But Chris Patterson, the director of educational research for the TPPF, calls the vote “an outrageous move to muzzle parents, teachers, and taxpayers who want to make sure textbooks are accurate and academically sound.” Since publishers have been granted extra time to write passages about the September 11 terrorist attacks, the books will be available for review for only two months, she noted. That is unlikely to reduce the TPPF’s influence. Both the TPPF and another conservative group, Texas Citizens for a Sound Economy, have begun communicating their views directly to publishers, which Berlanga says is “threatening the integrity of the process.” She is especially concerned that publishers will censor themselves, offering up only textbooks they believe will satisfy the conservative critics. “We deserve the right to see what the publishers have developed on their own,” she argues.

Michael Sullivan says the TPPF has communicated to publishers what they are going to be looking for: “Lots of dates. Original documents. Our criteria are going to be that facts are accurate. Key historical figures need to be noted.” By state law, however, the SBOE has already stipulated what material must be covered in textbooks. Allowing the TPPF, a private organization, to supersede that proclamation “taints the process,” Berlanga says, by insisting on its own standards for what the books must contain.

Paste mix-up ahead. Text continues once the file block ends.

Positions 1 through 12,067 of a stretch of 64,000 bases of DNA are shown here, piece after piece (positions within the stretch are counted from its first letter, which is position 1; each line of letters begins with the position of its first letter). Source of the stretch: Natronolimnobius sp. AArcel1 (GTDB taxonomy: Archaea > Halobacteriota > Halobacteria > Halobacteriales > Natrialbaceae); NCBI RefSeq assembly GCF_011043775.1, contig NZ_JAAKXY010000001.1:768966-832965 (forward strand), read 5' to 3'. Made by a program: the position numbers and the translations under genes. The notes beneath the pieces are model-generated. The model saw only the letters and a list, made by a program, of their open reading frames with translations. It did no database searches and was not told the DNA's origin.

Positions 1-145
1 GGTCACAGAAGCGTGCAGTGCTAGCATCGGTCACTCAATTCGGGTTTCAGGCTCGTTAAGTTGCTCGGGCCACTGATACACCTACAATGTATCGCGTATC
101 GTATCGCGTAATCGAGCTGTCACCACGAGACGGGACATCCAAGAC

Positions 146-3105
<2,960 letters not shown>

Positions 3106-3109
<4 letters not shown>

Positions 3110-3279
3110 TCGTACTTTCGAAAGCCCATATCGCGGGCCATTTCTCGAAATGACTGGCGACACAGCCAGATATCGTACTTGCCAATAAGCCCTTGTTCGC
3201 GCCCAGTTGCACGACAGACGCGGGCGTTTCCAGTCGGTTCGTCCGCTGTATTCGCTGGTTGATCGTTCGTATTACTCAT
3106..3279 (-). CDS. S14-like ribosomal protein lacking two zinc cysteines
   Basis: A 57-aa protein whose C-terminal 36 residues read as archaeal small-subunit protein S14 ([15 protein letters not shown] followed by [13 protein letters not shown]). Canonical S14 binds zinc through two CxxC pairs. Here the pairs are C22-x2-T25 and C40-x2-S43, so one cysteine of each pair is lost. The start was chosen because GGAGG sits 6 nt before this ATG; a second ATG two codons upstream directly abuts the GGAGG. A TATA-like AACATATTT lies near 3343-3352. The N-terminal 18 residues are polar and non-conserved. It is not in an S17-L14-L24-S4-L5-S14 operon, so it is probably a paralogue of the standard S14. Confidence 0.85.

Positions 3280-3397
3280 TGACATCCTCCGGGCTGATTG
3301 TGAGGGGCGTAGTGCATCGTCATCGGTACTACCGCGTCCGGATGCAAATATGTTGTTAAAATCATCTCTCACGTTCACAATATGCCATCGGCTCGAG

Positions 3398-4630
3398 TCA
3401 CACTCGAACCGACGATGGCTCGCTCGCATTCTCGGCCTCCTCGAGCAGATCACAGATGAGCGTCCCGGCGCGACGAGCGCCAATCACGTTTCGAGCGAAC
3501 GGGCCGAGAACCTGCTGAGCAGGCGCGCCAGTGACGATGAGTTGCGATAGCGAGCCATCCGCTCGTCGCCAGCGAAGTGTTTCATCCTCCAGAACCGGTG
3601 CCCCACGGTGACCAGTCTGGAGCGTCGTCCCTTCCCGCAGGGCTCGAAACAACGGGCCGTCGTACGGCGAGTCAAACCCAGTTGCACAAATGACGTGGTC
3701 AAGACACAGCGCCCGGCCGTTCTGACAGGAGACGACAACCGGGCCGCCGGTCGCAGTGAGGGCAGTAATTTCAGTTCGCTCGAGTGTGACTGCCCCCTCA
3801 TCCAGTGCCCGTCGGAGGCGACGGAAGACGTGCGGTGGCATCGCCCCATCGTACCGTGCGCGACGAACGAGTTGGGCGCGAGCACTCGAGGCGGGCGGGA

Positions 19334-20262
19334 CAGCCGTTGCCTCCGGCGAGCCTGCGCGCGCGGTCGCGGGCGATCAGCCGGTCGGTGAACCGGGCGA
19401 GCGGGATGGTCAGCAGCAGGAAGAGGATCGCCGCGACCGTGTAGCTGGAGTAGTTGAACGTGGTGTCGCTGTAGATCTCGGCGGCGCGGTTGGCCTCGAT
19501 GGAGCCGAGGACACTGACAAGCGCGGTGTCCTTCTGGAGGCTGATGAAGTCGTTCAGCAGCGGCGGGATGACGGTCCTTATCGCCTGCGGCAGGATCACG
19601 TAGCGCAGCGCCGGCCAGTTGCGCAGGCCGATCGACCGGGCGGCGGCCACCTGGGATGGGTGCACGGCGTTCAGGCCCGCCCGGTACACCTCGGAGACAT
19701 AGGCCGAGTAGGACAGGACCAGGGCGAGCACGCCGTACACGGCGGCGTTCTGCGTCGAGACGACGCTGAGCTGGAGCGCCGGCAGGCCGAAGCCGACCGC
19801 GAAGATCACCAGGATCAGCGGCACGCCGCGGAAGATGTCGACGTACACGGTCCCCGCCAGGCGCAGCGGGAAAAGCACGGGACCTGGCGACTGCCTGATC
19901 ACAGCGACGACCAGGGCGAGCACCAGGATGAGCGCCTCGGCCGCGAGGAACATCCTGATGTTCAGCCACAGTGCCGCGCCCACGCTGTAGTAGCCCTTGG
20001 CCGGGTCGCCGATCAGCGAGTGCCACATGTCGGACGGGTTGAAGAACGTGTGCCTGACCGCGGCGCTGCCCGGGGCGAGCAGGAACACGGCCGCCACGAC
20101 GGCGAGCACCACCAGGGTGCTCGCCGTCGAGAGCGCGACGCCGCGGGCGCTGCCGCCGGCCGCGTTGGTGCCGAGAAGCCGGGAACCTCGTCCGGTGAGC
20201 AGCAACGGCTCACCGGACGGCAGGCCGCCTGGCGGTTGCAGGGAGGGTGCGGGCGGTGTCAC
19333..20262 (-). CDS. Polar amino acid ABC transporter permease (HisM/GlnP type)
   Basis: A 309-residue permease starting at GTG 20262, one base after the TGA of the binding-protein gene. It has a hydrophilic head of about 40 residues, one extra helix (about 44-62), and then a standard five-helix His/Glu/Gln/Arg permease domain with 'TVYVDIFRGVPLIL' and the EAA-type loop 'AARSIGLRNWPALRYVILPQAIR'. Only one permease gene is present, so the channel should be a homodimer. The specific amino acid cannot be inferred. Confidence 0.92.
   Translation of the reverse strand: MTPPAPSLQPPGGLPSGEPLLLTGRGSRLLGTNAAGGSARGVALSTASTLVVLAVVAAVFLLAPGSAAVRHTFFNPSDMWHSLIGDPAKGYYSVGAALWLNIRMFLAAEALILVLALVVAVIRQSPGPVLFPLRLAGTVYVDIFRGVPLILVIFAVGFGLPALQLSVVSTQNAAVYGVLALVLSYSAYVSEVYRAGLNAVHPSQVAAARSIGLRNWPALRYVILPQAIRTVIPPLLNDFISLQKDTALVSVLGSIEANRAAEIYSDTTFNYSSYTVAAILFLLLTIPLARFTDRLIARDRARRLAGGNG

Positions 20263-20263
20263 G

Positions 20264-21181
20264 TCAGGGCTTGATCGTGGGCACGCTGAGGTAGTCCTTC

Bill Ratliff has the same concerns about the TPPF’s critique of the new TAKS test, which replaces the TAAS. The TPPF says that the new test, which is still in development, will rate students on skills below their grade level. “I find it strange that they can criticize a test before it has even been developed,” Ratliff says. “What it means to me is they are prepared to criticize it no matter what it says.”

With Republicans certain to control both houses of the Legislature, however, the TPPF’s influence is assured. They are following the blueprint laid out by Phil Gramm at a TPPF fund-raising dinner several years ago: “The Republican party dominated America in the 1980’s because we dominated the political and economic thinking of America in the 1970’s,” he said. “If we are going to dominate the future, we must dominate in the debate for ideas.…” But the question that bothers the TPPF’s critics is whether the foundation is really dealing with ideas or just repackaging what schoolchildren will learn to suit the views of James Leininger.